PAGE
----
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-5. What are the steps for setting up an e-learning system?

- Figure out what you need e-learning for.

- Get the system set up on a small scale.

- Communicate to the students.

- Deliver the training.

- See if it really works in your environment.

- Expand the scale.

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E-learning will be a change in the way your business operates, so it might be best to start small and expand in an orderly fashion. Here are the major steps:

Step for Setting Up an E-Learning System

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1. Figure out what you need e-learning for

Get clear in your mind, and in the mind of everyone involved in setting up the e-learning system, exactly what you need e-learning for. Write it down. This step sounds so simple that it's easily overlooked. More often than not, that would lead to your developing a system that doesn't do what you had (only vaguely) imagined.

To be specific, if you need e-learning to immediately train a small but widely dispersed sales force, you'll tend towards one kind of e-learning solution. But if your problem is getting the skills of thousands of employees upgraded to a certain level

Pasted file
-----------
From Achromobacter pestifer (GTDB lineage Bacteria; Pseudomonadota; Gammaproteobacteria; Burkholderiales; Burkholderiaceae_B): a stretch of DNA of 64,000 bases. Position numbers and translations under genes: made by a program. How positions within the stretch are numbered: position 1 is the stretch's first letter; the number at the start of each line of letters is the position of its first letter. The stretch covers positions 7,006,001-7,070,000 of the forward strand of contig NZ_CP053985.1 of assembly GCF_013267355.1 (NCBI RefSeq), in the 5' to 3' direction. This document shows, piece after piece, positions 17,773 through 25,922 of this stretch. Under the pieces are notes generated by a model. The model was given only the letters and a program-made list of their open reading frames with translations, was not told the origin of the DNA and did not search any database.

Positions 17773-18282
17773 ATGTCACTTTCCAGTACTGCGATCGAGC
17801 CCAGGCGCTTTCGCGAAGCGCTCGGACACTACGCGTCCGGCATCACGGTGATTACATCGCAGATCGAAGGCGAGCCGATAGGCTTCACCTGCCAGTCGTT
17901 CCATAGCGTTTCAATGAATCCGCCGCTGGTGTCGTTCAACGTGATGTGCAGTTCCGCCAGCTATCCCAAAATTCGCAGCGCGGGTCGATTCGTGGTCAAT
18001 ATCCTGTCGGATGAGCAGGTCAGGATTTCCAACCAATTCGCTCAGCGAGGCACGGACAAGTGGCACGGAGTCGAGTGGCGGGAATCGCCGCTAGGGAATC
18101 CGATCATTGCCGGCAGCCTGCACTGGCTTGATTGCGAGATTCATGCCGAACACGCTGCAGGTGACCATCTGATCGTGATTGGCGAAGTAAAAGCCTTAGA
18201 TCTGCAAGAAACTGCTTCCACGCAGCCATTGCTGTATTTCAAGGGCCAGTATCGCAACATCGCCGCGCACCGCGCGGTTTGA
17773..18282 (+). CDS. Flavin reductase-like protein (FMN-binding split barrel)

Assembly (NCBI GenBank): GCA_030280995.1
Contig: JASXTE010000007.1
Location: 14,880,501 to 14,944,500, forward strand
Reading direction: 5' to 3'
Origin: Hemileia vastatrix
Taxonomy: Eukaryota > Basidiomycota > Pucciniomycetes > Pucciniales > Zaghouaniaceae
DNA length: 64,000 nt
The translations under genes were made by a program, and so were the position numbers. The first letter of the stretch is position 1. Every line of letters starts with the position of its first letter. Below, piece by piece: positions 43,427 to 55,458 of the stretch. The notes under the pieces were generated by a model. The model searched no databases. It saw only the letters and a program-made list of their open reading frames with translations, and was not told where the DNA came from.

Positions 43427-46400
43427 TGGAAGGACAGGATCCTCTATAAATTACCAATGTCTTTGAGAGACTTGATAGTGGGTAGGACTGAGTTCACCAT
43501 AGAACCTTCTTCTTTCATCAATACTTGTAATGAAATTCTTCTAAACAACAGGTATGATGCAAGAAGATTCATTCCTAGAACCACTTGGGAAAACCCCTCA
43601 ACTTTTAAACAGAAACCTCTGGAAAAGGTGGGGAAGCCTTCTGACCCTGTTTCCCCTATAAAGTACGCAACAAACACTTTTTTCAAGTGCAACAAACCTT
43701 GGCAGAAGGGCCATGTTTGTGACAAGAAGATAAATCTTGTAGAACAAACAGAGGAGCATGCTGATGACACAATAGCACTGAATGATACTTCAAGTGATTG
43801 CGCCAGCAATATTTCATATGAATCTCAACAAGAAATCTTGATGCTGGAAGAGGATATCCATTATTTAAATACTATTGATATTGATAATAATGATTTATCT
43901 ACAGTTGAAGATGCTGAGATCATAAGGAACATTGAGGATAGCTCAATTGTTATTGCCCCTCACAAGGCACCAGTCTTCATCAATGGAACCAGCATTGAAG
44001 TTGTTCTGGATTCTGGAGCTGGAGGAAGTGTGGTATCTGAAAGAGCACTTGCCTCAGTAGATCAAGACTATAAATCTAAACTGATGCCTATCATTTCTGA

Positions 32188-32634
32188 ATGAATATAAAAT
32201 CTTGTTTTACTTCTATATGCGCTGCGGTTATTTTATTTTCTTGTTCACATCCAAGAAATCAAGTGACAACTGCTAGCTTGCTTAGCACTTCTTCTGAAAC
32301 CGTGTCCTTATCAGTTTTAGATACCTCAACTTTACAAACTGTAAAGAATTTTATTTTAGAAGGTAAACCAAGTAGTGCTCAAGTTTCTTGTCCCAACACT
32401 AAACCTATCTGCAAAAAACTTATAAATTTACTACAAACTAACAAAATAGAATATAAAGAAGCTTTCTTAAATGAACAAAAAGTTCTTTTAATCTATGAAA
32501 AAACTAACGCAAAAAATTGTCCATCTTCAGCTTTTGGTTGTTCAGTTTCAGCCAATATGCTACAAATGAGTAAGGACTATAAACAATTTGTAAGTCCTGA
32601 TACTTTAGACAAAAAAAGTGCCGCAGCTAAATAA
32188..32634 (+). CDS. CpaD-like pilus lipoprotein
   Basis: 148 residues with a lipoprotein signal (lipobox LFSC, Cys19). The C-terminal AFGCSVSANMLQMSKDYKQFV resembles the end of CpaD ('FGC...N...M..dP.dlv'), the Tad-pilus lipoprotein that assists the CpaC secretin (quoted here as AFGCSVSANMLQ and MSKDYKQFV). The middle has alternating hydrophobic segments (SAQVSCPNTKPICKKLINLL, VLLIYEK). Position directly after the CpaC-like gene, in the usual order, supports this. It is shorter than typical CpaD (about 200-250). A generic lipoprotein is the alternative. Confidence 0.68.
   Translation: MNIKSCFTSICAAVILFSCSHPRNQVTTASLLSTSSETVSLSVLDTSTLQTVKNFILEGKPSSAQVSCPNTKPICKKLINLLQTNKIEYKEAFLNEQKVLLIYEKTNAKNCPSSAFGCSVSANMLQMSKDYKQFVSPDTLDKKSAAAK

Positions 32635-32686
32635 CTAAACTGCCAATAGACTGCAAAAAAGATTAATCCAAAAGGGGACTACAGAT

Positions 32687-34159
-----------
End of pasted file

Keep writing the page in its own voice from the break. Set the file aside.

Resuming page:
over a period of years, you'll tend toward another kind of solution. Those solutions will be as different as a motorcycle and a 18-wheel truck, even though both are methods of transportation.

2. Get the system set up on a small scale

Some people like to wait to launch a system until the whole thing is completely ready. I recommend getting something going on a small scale even if it doesn't do everything. The advantages:

- Any mistakes you make will likely be small.

- You'll be able to recover from mistakes before the final system is launched.

Maybe you're one of those people who don't make mistakes. But my experience is that systems development is something where mistakes are commonly made—there needs to be time built in to recover from the mistakes you know you'll make.

3. Communicate to the students

You need to tell the students a lot of things, including:

- What training they can get in e-learning form

- How to get to the e-learning courses

- Why the company is now using e-learning (instead of the old way of training)